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Detour Before College Could Leave Hockey Players Isolated From Classmates 10:56

This article is more than 8 years old.
The Boston University hockey team playing a home game at Agganis Arena. (wallg/Flickr)
The Boston University hockey team playing a home game at Agganis Arena. (wallg/Flickr)

Ice hockey holds a unique position among college-level sports. These days, unlike football or basketball, hockey players almost never begin their college careers straight out of high school.

High school hockey players are sent to play in junior hockey leagues across the country and in Canada for up to two years. There, they're pounded, pumped and primed for their college debut. They emerge two years later physically and mentally tougher than the rest of their freshman classmates.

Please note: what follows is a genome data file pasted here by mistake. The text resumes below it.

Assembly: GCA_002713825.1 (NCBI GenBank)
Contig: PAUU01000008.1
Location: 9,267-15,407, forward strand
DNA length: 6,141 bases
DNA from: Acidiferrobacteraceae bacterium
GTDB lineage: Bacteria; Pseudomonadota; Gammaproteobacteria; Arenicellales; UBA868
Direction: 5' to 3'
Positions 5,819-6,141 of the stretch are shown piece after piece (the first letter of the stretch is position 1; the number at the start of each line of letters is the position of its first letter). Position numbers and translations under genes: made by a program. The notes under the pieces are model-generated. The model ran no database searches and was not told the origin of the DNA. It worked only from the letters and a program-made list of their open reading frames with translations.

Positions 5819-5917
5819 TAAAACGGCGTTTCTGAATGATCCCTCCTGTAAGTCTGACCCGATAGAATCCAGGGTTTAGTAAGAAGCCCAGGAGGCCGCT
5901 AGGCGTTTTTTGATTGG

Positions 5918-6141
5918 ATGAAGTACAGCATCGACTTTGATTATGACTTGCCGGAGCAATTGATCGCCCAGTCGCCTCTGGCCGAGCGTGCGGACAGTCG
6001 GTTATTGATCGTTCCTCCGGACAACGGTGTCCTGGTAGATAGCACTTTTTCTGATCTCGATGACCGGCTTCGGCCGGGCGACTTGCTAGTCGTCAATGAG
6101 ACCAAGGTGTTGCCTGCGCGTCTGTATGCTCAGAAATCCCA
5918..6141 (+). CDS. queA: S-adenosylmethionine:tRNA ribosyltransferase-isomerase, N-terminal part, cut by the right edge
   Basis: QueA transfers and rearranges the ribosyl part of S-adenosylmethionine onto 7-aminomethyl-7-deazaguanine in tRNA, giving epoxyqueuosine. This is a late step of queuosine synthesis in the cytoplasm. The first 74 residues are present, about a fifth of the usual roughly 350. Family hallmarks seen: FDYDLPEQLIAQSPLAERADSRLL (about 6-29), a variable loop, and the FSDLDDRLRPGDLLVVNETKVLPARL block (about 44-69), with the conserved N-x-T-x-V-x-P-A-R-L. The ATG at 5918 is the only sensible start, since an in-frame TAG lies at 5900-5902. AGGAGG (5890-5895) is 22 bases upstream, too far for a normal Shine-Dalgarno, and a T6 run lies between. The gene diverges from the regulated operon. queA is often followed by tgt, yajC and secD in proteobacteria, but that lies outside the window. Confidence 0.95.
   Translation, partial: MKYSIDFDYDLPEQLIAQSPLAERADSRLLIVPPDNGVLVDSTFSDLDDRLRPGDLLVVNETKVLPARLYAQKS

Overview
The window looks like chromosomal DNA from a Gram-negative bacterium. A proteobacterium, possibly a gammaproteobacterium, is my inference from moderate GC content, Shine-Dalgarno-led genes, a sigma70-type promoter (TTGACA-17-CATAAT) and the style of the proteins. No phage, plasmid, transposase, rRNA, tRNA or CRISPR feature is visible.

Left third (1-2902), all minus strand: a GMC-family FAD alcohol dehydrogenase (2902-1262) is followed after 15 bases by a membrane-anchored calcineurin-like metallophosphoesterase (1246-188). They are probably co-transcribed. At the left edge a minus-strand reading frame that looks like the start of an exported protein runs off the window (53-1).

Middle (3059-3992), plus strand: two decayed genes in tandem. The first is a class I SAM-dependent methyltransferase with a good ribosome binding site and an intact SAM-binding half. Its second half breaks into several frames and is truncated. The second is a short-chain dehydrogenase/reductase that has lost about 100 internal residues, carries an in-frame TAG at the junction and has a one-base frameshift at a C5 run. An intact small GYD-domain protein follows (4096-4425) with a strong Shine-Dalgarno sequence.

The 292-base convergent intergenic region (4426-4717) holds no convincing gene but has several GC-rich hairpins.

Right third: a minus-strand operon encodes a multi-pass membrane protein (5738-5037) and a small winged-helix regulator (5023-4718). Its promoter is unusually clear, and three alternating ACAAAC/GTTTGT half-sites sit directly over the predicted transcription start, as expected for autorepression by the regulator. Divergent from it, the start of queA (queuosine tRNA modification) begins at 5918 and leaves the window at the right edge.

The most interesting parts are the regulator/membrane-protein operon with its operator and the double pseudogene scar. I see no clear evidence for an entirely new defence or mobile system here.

It's hardly surprising then, that a Boston University task force charged with investigating the culture of the men's ice hockey team found hockey players aren't properly integrated into the wider college community.

The investigation — prompted after two players were accused of sexual assault (charges against one player have since been dropped) -- found that "the elevated social status" of the men's hockey team had led to "a culture of sexual entitlement" among its players.


  • Peter May, sports journalist
  • Pete Souris, assistant commissioner for Public Relations for the Hockey East Association


This segment aired on September 10, 2012.

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